Global scientific monitoring has recorded 2023 as being almost certainly “the hottest in human history”. As the year nears its end, representatives of the world’s governments will again be gathering at the latest Conference of the Parties to the UN climate convention (COP28) to discuss what can be done to avert climate crisis.

Even the least cynical onlooker must already be wondering what can be achieved when the COP28 presidency has been awarded to the chief executive of the state oil company of the host state – the United Arab Emirates (UAE). Bitter experience of previous COP summits suggests that, while few serious capitalist politicians can any longer deny the threats posed by climate change, nothing will be agreed that matches the urgency required to deal with them.

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Germany 1923: On the brink of revolution

According to capitalist mainstream history 1923 was the year of hyperinflation and the failed Hitler putsch. This narrative equates German history, first and foremost, with fascism. Yet 1923 was also the year that Germany was on the brink of revolution. Below we carry extracts of an article written by WOLFRAM KLEIN, a member of Sol (CWI in Germany), translated by Sue Cummins. This is followed by extracts from Leon Trotsky’s 1924 book, Lessons of October, which look at the missed opportunity of Germany 1923 compared to Russia 1917, where the working class was able to successfully take power.

Germany entered the twentieth century as a major industrial power with limited access to a world market dominated by other imperialist powers. The first world war was largely about markets but the ruling class also hoped that war would stir up patriotism among the masses and derail pre-war strikes and class militancy. Instead, the carnage of war and the Russian revolution sparked factory protests and mutinies in Germany in 1917. The German Kaiser fled a country in the grip of revolution. By 1918 councils of workers, sailors and soldiers had formed in several cities, notably Berlin. A soviet republic was declared in Bavaria.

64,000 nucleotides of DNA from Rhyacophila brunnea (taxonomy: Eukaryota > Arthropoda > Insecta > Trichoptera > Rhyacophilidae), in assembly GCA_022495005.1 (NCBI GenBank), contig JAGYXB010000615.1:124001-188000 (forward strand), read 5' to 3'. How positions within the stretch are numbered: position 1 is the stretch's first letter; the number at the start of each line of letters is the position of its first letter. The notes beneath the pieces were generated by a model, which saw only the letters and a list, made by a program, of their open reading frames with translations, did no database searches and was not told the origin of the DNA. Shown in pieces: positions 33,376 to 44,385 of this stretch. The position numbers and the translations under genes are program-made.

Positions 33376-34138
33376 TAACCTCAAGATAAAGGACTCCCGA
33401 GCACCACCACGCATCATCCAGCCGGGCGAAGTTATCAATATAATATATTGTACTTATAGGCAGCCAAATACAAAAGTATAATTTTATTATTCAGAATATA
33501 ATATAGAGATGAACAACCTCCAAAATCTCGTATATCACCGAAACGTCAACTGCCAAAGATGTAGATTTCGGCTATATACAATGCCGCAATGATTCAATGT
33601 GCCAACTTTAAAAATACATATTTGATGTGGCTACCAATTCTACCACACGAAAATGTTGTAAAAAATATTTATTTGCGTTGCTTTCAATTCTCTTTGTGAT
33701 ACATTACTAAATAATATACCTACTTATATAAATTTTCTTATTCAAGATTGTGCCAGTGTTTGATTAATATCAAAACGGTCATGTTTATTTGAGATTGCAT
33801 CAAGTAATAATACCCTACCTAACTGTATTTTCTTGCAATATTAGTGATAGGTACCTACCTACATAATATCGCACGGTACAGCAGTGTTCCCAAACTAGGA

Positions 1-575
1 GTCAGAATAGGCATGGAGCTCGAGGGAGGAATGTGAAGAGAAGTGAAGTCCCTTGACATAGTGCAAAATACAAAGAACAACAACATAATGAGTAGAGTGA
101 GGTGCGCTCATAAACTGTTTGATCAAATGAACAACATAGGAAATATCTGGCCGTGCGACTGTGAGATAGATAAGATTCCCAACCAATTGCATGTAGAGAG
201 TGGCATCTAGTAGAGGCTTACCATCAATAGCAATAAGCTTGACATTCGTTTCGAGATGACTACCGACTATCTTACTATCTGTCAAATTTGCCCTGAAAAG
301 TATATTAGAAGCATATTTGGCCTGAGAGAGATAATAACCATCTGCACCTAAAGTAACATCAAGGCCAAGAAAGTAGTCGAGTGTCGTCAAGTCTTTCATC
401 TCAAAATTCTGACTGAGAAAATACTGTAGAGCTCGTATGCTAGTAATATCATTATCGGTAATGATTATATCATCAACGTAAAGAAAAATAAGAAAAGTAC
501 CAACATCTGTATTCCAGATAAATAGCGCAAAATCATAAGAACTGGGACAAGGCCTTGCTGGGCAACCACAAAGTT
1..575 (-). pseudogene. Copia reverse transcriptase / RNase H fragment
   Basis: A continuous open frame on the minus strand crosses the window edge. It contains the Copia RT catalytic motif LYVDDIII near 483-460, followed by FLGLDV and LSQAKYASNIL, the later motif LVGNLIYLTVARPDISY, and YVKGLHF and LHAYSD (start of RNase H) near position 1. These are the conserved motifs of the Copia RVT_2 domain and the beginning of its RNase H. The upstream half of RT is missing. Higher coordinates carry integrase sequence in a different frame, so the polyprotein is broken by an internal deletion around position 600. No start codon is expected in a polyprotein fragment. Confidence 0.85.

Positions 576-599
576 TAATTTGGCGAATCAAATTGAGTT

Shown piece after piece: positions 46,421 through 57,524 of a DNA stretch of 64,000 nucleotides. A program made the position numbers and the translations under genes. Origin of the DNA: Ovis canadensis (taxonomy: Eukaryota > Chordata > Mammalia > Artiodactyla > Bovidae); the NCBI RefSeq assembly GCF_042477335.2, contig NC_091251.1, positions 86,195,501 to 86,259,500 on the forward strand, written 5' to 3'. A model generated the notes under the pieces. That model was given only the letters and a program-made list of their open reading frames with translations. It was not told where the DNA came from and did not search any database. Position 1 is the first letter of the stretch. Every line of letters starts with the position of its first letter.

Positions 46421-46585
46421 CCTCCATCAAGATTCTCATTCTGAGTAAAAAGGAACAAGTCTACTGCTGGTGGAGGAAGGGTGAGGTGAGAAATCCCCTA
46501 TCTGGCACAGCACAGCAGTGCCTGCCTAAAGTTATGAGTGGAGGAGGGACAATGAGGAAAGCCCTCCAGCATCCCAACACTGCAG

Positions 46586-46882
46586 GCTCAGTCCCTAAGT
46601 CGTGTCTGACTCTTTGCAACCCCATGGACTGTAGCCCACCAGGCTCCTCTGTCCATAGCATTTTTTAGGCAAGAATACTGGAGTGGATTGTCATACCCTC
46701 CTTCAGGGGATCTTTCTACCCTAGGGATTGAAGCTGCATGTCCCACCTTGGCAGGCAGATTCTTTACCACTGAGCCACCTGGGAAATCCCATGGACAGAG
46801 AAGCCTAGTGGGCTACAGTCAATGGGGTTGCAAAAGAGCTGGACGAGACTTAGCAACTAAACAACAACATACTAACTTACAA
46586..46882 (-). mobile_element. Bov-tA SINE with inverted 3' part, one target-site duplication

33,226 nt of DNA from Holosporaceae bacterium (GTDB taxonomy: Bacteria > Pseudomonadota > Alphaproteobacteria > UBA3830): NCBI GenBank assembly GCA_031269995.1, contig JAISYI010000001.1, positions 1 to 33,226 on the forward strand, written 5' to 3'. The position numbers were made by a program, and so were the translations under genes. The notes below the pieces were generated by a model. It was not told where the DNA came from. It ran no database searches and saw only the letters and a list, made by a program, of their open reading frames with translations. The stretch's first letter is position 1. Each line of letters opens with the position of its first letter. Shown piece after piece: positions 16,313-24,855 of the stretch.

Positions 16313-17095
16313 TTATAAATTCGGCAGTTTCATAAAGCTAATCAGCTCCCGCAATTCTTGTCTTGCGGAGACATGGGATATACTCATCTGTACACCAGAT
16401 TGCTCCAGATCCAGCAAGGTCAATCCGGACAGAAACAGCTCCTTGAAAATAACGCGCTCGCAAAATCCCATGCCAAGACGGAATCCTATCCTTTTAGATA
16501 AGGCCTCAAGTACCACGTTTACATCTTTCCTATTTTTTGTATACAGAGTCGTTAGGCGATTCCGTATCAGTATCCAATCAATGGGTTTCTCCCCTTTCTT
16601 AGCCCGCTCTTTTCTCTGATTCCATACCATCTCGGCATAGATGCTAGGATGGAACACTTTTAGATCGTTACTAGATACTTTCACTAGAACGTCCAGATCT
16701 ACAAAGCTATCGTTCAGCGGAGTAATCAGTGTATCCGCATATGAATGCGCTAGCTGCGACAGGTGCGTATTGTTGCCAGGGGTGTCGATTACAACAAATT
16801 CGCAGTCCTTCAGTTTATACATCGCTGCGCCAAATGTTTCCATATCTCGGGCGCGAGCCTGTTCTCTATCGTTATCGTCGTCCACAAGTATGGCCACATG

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Chile 1973: Heroism was not enough

The international workers’ movement celebrated the election of Allende’s socialist government in Chile in 1970. Three years later, a CIA-backed military coup swept the dictator Pinochet into power. In an article first published in the September 1998 edition of Socialism Today, issue No.31, TONY SAUNOIS, secretary of the Committee for a Workers International (CWI), explains how this tragedy unfolded and the lessons that persist today.

On 4 September 1970 Salvador Allende, Unidad Popular (UP) candidate, won the Chilean presidential elections with 36.3% of the vote. He defeated the hated leader of the right-wing Partido Nacional (PN), Jorge Alessandri, who polled 34.9%, with the candidate of the populist capitalist party, the Christian Democracy (PDC), Radomiro Tomic, trailing third with only 27.8%.

This election was not simply a ‘routine’ change in the presidency. It unleashed a revolutionary process which brought the working class into confrontation with the Chilean ruling class and US imperialism. Three years later, on September 11, reaction triumphed as the military seized power in a bloody military coup that was partly organised by the CIA.